Friday, November 20, 2015

"Return to Ithaca": a seriously good film about Cuba and a lost generation ... by gimleteye

I had been unaware of the independent film made by a French director, Laurent Cantet, "Return to Ithaca", playing now at the Coral Gables Cinema. The film scarcely wavers from a single set: a rooftop reunion of aging friends overlooking the Malecon in Havana. "Return" examines the regret, disappointment, and trauma of lives measured by the syncopated beat of ideology.

I've not seen many films that effectively transpose action suited for dramatic theater. The power of "Return to Ithaca" is in the revelation by each of the characters of stories that first feel static then fill with tension and catharsis.

The lives are not extraordinary. Canter, the director, understands how common experiences -- a car battery repairman, an artist reduced to painting kitsch that sells on tourist stands, an ophthamologist whose children have abandoned her, a small time bureaucrat -- all surviving on the kindness of strangers one way or another -- can elicit the deepest human emotions.

I had not spent much time reflecting on the lives of Cubans who chose to stay or to leave, now in their 60's. My generation.

In Miami, this generation bears the weight of exile, but for the most part were children who bear the scars, still, of an earlier generation. Most have adapted to and embraced life and opportunity in America. I hadn't spent much time reflecting on those who chose to stay in Cuba despite the disappointments of the revolution.

In the film, the regime is not mentioned a single time, but the revolutionary aspirations more than half a century old loom over the film from beginning to end. The imposition of ideology eventually, over time, corrupted these lives in different ways. The film makers are too smart to call Cuba, "a paradise lost". One character cannot imagine what Cuba is becoming; a simple thought that rips through enthusiastic news reports of thawing relations between the United States and Cuba. For the two hours given to reflect on these ideas and lives in Havana today, I was very grateful.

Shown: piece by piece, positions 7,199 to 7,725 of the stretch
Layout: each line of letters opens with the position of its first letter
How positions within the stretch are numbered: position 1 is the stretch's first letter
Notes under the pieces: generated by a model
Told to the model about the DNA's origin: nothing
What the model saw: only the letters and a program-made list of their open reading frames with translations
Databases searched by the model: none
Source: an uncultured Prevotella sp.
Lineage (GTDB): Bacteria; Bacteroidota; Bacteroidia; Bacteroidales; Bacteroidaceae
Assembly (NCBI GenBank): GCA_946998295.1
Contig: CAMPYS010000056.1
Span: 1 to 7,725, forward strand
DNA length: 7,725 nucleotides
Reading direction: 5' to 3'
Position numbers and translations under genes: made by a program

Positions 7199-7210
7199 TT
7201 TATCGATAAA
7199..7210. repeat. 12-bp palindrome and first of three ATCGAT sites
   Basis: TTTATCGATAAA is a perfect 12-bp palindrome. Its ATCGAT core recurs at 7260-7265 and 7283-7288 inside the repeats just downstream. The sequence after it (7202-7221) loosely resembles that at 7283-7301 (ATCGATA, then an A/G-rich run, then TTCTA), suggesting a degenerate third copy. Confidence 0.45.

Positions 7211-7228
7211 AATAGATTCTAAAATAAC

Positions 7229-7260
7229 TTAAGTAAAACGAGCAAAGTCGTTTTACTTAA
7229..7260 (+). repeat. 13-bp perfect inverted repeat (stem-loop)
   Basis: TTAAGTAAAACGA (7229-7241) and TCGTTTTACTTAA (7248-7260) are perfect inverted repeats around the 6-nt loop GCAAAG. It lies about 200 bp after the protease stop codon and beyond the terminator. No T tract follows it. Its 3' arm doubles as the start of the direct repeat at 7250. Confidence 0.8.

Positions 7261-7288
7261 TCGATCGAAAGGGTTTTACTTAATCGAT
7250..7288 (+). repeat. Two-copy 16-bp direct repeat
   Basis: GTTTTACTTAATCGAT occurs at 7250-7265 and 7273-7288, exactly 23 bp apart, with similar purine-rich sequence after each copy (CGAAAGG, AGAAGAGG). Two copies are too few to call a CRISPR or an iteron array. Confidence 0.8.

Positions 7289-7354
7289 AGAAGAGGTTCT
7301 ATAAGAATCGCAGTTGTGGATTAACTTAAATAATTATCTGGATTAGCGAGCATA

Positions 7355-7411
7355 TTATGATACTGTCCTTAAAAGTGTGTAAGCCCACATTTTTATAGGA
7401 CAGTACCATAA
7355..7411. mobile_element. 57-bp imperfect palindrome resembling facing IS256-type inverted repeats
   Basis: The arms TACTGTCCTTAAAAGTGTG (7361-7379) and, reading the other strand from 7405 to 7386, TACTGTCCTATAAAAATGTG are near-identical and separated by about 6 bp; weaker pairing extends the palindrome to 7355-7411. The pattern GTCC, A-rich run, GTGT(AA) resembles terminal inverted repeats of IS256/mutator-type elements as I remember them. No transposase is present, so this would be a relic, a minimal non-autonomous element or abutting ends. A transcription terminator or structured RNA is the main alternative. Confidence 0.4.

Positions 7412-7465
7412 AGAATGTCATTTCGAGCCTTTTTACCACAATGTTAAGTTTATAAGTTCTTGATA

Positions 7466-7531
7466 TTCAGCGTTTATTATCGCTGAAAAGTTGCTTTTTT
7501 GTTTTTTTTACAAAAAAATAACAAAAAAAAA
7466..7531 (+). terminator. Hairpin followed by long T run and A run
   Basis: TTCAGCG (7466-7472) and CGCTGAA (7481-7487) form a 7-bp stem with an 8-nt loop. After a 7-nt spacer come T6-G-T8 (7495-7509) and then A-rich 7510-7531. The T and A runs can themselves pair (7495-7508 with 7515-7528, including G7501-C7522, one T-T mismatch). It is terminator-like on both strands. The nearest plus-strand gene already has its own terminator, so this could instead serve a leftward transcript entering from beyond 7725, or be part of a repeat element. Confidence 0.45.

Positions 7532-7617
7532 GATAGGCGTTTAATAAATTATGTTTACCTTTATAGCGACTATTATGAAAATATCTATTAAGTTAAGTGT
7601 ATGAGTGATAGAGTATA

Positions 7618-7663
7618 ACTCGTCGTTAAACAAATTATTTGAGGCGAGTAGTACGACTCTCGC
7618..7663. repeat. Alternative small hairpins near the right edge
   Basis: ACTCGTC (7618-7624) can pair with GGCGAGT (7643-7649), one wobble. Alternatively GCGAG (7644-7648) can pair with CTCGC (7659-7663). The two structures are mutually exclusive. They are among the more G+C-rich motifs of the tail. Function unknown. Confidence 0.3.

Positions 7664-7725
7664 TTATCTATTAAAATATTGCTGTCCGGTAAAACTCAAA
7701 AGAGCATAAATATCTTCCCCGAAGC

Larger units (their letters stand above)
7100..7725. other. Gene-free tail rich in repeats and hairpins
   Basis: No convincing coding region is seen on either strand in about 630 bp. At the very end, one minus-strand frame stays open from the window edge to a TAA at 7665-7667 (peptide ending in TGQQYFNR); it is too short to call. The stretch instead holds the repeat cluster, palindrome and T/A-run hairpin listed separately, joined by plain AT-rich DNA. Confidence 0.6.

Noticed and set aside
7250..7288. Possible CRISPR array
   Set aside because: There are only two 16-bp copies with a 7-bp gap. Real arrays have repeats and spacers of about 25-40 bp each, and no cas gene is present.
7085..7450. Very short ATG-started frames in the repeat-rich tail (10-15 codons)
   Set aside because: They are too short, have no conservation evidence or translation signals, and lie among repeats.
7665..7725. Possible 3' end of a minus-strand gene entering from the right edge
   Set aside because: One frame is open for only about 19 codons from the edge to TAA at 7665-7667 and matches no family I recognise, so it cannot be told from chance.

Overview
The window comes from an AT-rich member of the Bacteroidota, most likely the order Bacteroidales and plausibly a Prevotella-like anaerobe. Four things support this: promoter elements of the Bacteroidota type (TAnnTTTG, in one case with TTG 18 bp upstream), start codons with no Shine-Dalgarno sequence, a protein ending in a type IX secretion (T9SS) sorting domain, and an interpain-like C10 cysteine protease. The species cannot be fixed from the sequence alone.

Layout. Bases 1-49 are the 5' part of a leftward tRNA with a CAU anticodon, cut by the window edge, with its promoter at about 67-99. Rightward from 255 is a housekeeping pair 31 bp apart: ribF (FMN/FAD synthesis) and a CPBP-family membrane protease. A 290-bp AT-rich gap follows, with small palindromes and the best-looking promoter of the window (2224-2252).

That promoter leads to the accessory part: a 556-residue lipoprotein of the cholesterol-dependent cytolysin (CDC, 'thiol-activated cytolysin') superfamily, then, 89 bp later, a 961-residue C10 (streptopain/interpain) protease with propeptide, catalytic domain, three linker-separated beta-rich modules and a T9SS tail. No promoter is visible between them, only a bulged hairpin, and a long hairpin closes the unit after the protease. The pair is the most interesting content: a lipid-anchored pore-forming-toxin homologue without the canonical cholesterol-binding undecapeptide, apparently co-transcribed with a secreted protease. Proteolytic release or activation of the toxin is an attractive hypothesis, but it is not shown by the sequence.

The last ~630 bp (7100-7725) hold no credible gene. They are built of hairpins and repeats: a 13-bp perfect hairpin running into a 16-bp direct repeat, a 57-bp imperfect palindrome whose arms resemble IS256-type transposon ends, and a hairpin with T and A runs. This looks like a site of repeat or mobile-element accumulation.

A terrace overlooking Havana, the sunset. Five friends gather to celebrate the return of Amadeo (Néstor Jimenez) after 16 years of exile. From dusk to dawn they reminisce about their youth, the group they used to be, the faith they had in the future ... but also their disillusionment. Winner of the Best Film prize at Venice Days, the indie sidebar of the Venice Film Festival, Return to Ithaca is the first film made in Cuba (albeit directed by Palme d'Or-winning French filmmaker Laurent Cantet) that deals directly with the shattered dreams of the generation that came of age on the island during the Cuban revolution. For laureate co-author Leonardo Padura, the film is "the story of a few lives, and through those lives, the story of my generation. It certainly isn't the only possible portrait but it is undoubtedly the reflection of the many uncertainties, hopes, accomplishments and frustrations of certain Cubans - cruelly tossed upon the winds of history into the open sea, where many cannot make out any safe harbor." Adds Cantet: "From the time we started talking about the film, the actors had only one thing in mind: for it to be made. For them it was important for this kind of catharsis to take place so they could finally say certain things, and so that cinema reflects their story and echoes their lives." With Isabel Santos, Jorge Perugorria, Fernando Hechavarria, Pedro Julio Diaz Ferran.

It is worth noting, too, this important film is sponsored in part by the National Endowment for the Arts, a favorite target of right-wing GOP extremists.

1 comment:

Anonymous said...

Tonight, a group of middle to advance age members of the organization known as Pedro Pan will celebrate its yearly reunion at the Biltmore Hotel. These are the children that left Cuba in 1961-1962 through the kindness of the Catholic Church, specifically Monsignor Walsh and many other well meaning Americans. The parents of those children sent them abroad to a new land to save them from the disaster we have come to know as "communism". Sadly, 56 years after the Castro brothers took over Cuba, they remain in power and gearing up their children to become the next rulers in place. The Cuban Revolution was nothing more than anarchism is disguise. It has destroyed every Cuban family, infected Latin America with guerrillas and warfare and introduced every criminal venture from narcotics, cargo theft, Medicaid fraud to the United States. Cubans are responsible for their political future; however, support for freedom and democracy for all Cubans by the international community is always welcomed.